2004 Progress Report: Bioaccumulative Toxics in Native American Shellfish

EPA Grant Number: R829467
Title: Bioaccumulative Toxics in Native American Shellfish
Investigators: Basabe, Felix Anthony , Donatuto, Jamie
Current Investigators: Basabe, Felix Anthony
Institution: Swinomish Indian Tribal Community
EPA Project Officer: Hahn, Intaek
Project Period: March 15, 2002 through March 14, 2006 (Extended to August 28, 2006)
Project Period Covered by this Report: March 15, 2003 through March 14, 2004
Project Amount: $1,170,389
RFA: Environmental Justice: Partnerships for Communication (2000) RFA Text |  Recipients Lists
Research Category: Global Climate Change , Tribal Environmental Health Research , Environmental Justice , Health


The objectives of this research project are to: (1) determine whether Swinomish people are exposed to low-level, chronic, bioaccumulative toxics when participating in subsistence gathering and consumption of shellfish; (2) communicate any identified health risks in a culturally appropriate manner; (3) develop mitigation options; (4) identify existing major health issues on the Reservation that might be related to eating contaminated shellfish; and (5) develop hypotheses relating Swinomish health problems to toxics found.

Progress Summary:

The project is progressing as planned. Data validation for the Year 2 sampling data was completed in December 2004, and the risk assessments are underway. Initial results for exposure through bivalve ingestion have been calculated. The Swinomish Seafood Diet interviews are in progress and will provide a more accurate consumption rate. The Swinomish Environmental Education Program has initiated several projects in the local community for both adults and children, including interactive presentations, videos, written reports in the monthly Tribal newsletter, and a workshop for primary care providers. A midterm project assessment and evaluation has been released.

Future Activities:

The principle project goals for the fourth and final year of the project are to: (1) complete the risk assessments for the toxics data from the Dungeness crab (Cancer magister), littleneck clam (Protocatha staminea), butter clam (Saxidomis giganteus), and sediment samples; (2) continue outreach and education efforts in the community about bioaccumulative toxics, directed at both youth and adults; (3) disseminate the risk assessment findings to the community via community gatherings and events, the monthly Tribal newsletter, the Swinomish cable channel, videos, and the general council meeting; and (4) to discuss mitigation options.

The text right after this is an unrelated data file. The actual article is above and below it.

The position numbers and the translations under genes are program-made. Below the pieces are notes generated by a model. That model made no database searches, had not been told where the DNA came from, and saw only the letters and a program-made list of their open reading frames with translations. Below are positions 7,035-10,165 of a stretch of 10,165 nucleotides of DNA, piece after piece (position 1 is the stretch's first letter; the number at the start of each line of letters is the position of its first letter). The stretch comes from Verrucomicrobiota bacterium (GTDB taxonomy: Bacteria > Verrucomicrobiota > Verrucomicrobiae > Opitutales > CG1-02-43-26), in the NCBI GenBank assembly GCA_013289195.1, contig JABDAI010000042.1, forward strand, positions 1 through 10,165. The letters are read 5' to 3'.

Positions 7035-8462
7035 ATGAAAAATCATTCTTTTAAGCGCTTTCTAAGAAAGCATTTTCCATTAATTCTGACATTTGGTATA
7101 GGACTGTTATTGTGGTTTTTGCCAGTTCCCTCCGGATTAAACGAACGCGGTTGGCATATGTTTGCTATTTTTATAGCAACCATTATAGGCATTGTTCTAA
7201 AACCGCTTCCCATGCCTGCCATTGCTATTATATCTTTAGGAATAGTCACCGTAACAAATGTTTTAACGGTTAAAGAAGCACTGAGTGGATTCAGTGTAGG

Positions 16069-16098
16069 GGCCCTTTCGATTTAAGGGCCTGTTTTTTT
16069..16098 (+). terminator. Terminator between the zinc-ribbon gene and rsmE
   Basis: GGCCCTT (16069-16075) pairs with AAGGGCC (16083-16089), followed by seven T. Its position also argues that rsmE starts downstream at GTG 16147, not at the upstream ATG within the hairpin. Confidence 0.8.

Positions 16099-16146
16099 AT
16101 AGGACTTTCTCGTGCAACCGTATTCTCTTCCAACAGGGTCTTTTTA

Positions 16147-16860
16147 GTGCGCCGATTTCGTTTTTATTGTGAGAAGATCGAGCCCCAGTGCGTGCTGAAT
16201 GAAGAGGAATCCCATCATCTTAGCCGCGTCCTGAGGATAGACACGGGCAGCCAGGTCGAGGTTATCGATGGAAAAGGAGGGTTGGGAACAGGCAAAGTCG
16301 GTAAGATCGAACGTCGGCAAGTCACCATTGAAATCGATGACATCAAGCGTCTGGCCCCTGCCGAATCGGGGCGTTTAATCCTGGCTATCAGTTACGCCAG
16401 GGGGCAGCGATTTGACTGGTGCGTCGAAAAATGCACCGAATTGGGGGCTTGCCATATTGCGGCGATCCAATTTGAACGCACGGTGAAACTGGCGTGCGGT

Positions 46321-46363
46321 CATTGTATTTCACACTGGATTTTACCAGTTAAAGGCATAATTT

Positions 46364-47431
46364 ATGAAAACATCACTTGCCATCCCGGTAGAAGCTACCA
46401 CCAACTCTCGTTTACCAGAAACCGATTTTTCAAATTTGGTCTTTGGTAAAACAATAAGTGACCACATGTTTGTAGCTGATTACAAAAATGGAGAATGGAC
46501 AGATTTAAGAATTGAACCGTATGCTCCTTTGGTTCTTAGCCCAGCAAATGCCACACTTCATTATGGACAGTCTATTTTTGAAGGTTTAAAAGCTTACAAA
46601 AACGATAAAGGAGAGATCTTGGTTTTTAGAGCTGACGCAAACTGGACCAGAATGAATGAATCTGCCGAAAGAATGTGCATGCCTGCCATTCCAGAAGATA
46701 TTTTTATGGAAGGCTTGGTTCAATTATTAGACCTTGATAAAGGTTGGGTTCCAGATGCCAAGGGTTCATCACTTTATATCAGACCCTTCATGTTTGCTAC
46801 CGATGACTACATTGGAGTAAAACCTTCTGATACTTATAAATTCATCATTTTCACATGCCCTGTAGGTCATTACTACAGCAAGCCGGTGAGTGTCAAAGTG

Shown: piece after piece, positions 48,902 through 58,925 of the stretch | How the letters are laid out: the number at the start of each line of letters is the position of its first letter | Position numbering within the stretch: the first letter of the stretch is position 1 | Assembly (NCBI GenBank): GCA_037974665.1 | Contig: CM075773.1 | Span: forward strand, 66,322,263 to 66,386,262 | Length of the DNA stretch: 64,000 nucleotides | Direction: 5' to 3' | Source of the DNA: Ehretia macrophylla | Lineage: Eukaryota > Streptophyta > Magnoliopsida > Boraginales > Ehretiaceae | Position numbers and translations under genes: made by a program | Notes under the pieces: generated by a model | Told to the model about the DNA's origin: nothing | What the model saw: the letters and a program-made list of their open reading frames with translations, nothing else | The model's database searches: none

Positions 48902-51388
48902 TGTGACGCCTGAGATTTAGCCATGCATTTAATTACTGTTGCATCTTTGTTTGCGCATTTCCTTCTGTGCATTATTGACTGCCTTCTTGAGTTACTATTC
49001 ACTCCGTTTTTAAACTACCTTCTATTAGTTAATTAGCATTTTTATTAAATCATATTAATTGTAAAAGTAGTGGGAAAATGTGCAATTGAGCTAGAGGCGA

These principle goals encompass several specific aims. The risk assessment component will include examination of the validity of the calculated health risks by taking into account often overlooked American Indian issues, such as higher consumption rates, longer exposure durations, and alternate exposure pathways. The Swinomish Seafood Diet interviews will conclude in summer 2005, and the data will be analyzed and included in this component. The environmental education and outreach activities will continue as described above and also will incorporate video shorts produced with the Native Lens workshop graduates. These videos about the current status of the Tribe’s natural resources and how chemical contamination affects the local community will be aired at a celebration premiere for Swinomish and non-Swinomish community members, at which the Swinomish environmental educator will present information concerning bioaccumulative toxics and the risk assessment findings.

Outreach and education activities will be coupled with results dissemination when the risk assessments are complete. After the data are presented to the community, another workshop with the Swinomish Health Clinic will be organized to aid the health care practitioners in addressing questions that patients may ask. Two tribal advisory board meetings will occur: one in June 2005 (i.e., a workshop concerning arsenic in Puget Sound, as requested by the board members), and a final meeting before the conclusion of the project. The final comprehensive assessment and evaluation of the project will be performed, providing an independent view of the culmination of the project’s work.

Journal Articles:

No journal articles submitted with this report: View all 30 publications for this project

Supplemental Keywords:

subsistence harvest, traditional practice, Native American, fish consumption rate, risk assessment, shellfish, environmental outreach, environmental education, toxic contamination,, RFA, Economic, Social, & Behavioral Science Research Program, Health, Scientific Discipline, Toxics, Health Risk Assessment, environmental justice, Risk Assessments, Ecological Risk Assessment, EPCRA, Social Science, hazardous environmental exposures, partnerships, public health intervention, education, environmental risks, PAH, cultural differences, PCB, human exposure, community outreach, environmental toxicants, intervention strategies, native americans, dietary exposure, community based intervention, tribal communities, shellfish consumpttion, community support, exposure assessment, fish-borne toxicants, heavy metals

Relevant Websites:

http://www.swinomish.org Exit

Progress and Final Reports:

Original Abstract
  • 2002
  • 2003
  • 2005
  • Final Report